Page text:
Middle Class Welfare: Not Happy Julia

Perhaps families earning $150,000 a year are “rich”. Perhaps they’re not.
But it’s intuitively obvious they shouldn’t receive welfare.
That’s because, deep down, we’re all small-l liberals. Welfare should be a safety net, not a web in which everybody is tangled.
The Gillard government’s reductions in family payments announced as part of last week’s federal budget are modest but welcome.
The income test on some payments will be frozen until 2014, as will the size of payments. Inflation will slowly erode eligibility and value. The teacup storm about cost of living pressures and what constitutes rich was inevitable.
But the thing is, direct welfare going to middle income earners in Australia is actually quite low, at least compared to the rest of the world. Our benefits are relatively well means-tested. The Rudd and Gillard governments have made them even more so – a much needed corrective to the Howard years.
Commentators rightly condemn the non-means tested benefits which remain. The tax-welfare churn is extremely inefficient.
But subsidising the middle class isn’t a strange perversion of the welfare state. It’s a key characteristic.
For decades we’ve been told we should emulate the big social democratic welfare states – it’d be the only progressive thing to do. Yet their full cradle-to-grave social support offers far more for middle earners than Australia does.
The prototypical Scandinavian welfare models were built on the concept of universalism. Everybody gets something. Their political support relies on that universalism. Middle income earners approve of those welfare states because they’re the beneficiaries.
Indeed, the Swedish economist Andreas Bergh has argued that redistribution of income from rich to poor is a relatively minor feature of the Scandinavian model – the whole system is structured to service the comfortable middle.
So if it is intuitively obvious to Australians that the middle class shouldn’t receive income support, that’s because we find the social democratic model of the welfare state objectionable.
The Australian conception of the proper role of welfare is a liberal one. Income support should be only given to those who need it – to those whose only alternative to Centrelink is poverty. Not to those who, facing money pressures, could reduce consumption or live in a smaller house or trade in a new car.
Even mainstream Australian social democrats argue against the social democratic model of the welfare state.
In the Weekend Australian, Tim Soutphommasane (of the progressive think tank Per Capita) said “Any fair and efficient system of welfare … should be guided by a principle of need.”
The past decade and a half has seen government extend its generosity to middle income earners, breaking the liberal compact.
Unfortunately the Gillard government hasn’t pitched its temporary freeze on family payments as a principled shift in welfare policy. In fact, quite the opposite: it has stubbornly insisted families deserve whatever they can get.
As Wayne Swan said late last month: “Australians who work hard, who get up every day, send their kids to school, come home, cook the tea, get up and do it again, whether they’re running a small business or working for wages, are deserving of some support for their children when they’re performing that vital role of bringing up the next generation of young Australians.”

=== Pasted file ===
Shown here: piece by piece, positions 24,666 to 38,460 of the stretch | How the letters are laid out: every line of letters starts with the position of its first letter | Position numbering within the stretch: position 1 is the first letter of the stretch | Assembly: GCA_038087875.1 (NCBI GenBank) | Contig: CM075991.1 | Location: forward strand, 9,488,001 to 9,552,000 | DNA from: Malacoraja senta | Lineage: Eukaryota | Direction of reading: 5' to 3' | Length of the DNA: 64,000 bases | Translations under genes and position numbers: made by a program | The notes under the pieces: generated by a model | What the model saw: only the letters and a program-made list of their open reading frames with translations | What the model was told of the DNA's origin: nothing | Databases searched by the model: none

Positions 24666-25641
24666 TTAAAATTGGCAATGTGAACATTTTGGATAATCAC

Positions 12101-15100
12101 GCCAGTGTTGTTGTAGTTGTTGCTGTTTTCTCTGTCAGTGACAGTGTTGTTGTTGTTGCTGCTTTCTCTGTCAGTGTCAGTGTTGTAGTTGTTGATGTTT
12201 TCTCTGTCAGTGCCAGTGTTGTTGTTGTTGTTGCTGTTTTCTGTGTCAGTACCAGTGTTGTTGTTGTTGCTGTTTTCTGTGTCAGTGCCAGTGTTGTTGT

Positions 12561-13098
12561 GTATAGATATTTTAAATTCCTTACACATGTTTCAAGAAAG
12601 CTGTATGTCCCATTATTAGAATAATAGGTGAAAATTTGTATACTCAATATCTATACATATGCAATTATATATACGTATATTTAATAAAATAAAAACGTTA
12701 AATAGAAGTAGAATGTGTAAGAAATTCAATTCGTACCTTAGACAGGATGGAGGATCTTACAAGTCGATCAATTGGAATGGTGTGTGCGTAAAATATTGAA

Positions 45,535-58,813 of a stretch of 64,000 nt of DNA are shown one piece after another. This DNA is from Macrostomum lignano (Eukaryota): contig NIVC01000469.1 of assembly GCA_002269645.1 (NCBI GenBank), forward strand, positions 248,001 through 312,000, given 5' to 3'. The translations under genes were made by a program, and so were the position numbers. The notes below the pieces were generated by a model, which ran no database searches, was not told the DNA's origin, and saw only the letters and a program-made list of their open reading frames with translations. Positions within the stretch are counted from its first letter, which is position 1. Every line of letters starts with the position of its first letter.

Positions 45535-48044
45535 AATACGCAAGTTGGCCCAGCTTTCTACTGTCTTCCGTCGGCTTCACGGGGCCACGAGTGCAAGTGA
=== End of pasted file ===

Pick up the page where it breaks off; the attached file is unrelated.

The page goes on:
This makes welfare less about need, and more like a reward given by the government for being responsible and virtuous. So it’s no surprise that there’s outcry when the government reduces that reward. After all, families haven’t stopped working hard – why is the government suddenly being so miserly?
The Howard government wrapped its middle income support in different rhetoric. For John Howard, middle class welfare was a deliberate program to achieve a specific social goal. Each side favours income support for “working families”, it’s just that they put the emphasis on different words.
Speaking to the conservative think tank the American Enterprise Institute after he left office, the former Prime Minister argued that:
“We should maintain a cultural bias in favour of traditional families … The taxation system should generously recognise the cost of raising children. This is not middle class welfare. It is merely a taxation system with some semblance of social vision.”
For Labor, middle class welfare is a reward. For the Coalition, it’s an incentive.
Howard was a conservative social democrat. Sure, sometimes he looked like a proponent of small government. More often (much more often) he did not.
The Liberal Prime Minister had a distinct pro-family, pro-procreation philosophy which, in his view, supported the expansion of family payments. For Howard, income testing those payments would be contrary to the purpose of the policy, and at odds with the philosophy. You might not agree with that philosophy of government – free marketeers shouldn’t, and didn’t – but it was a coherent one, and one which he often articulated.
By contrast, Labor appears to share Howard’s policy preferences, yet it cannot explain why.
Nevertheless, the end result of both approaches has been the development of a middle class entitlement culture – a culture that’s long been endemic in larger universal welfare states, and now seems to be growing in Australia.